Didn't the Columbine kids have propane tank bombs hidden in the school? Its not just guns. Guns don't kill people, mentally ill people with guns kill people. We need to figure out why people have these issues..

    February 28, 2012 at 5:01 pm | Reply
  24. micook

    Maybe, because most little kids from foreign countries are serving in their military rather than school!

    February 28, 2012 at 5:02 pm | Reply
  25. tanya

    Let's not lie to ourselves. What is our main goal in this country? (Ponder for a moment...) Yep, that's right–to get rich. What is most important in family life? Yes, that's right–getting rich. Do not be surprised when you do not make time for your kids, you teach them no values (except getting rich) and you have no idea what's going on in their life that your kids have mental problems. But it's OK, because you just got a giant screen TV and a brand NEW car!!!!! When I grew up I wore all hand-me-downs but my parents took time to teach me right from wrong. Nowadays, kids have ipads, ipods, iphones but noone takes the time to teach them right from wrong or what's important in life. Don't be surprised when these kids develop mental problems.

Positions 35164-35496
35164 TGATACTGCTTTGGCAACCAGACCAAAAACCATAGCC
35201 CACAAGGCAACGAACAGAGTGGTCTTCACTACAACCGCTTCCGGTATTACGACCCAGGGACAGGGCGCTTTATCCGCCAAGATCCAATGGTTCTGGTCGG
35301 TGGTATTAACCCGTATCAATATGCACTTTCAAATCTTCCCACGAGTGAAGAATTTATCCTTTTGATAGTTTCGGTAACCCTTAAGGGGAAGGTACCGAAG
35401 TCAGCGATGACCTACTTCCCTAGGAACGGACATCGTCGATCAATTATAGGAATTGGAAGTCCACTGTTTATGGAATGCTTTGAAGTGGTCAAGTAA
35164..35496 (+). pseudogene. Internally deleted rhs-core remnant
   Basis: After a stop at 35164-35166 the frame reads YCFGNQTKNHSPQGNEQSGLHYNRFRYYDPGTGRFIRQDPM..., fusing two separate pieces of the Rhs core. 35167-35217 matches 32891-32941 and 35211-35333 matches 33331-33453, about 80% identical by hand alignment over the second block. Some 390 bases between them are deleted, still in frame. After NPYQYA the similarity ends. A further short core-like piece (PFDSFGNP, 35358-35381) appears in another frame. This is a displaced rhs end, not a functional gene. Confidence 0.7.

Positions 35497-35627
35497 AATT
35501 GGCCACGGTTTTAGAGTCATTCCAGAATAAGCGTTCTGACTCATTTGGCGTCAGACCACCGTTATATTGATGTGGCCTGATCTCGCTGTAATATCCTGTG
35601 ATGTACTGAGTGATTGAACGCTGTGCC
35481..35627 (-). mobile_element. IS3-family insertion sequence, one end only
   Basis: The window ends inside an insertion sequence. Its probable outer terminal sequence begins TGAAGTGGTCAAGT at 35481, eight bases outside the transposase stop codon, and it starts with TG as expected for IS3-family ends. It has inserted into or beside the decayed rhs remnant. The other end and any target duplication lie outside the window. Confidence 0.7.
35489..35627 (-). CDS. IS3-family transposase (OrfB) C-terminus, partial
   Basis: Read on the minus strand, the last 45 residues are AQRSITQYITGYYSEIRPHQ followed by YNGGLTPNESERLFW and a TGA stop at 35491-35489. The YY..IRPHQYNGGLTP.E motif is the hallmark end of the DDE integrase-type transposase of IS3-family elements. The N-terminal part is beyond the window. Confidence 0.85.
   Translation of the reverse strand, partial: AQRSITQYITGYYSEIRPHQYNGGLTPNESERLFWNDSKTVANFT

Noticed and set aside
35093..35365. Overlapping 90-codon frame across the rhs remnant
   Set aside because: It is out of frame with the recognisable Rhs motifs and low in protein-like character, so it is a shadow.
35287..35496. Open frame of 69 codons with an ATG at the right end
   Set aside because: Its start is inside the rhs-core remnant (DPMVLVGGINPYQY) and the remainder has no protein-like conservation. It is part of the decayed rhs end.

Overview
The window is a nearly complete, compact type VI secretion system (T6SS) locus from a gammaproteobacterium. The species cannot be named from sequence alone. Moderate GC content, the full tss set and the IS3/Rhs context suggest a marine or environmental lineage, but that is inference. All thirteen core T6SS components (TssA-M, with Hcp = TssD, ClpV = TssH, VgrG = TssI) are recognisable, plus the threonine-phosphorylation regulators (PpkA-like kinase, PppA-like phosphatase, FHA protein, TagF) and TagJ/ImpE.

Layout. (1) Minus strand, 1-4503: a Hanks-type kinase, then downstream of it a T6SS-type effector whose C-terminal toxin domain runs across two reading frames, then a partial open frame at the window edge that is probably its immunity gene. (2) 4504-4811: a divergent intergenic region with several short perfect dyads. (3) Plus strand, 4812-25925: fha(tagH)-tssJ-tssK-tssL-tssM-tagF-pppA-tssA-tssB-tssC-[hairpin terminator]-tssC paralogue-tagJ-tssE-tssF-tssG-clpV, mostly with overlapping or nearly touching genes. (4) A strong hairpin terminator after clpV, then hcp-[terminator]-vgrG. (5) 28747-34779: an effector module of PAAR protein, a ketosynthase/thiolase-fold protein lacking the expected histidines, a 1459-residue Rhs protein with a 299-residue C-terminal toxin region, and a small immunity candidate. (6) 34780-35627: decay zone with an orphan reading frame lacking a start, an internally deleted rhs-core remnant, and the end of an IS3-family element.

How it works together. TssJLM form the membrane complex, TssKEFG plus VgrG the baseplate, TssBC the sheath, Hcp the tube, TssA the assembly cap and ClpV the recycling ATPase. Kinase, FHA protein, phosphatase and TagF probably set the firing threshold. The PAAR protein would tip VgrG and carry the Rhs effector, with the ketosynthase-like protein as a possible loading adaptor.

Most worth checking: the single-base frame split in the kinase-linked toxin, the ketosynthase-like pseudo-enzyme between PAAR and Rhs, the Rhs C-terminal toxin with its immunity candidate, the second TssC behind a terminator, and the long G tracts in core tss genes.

February 28, 2012 at 5:04 pm | Reply
  26. paul

    I don't know, because most countries where just about anyone can own a gun don't have schools? Or maybe they don't count when a Taliban Militant blows a school up or beheads all its staff as the same sort of thing? I'm not saying I'm against the right to bear arms, I support it as a hunter, but its a pretty stupid question.

    February 28, 2012 at 5:04 pm | Reply
  27. pat

    Cliques and a "we aren't going to take it" because school's bullies are usually the "darlings" of the school, and a student feels there is no other recourse. Obviously there is but in the mind of a child.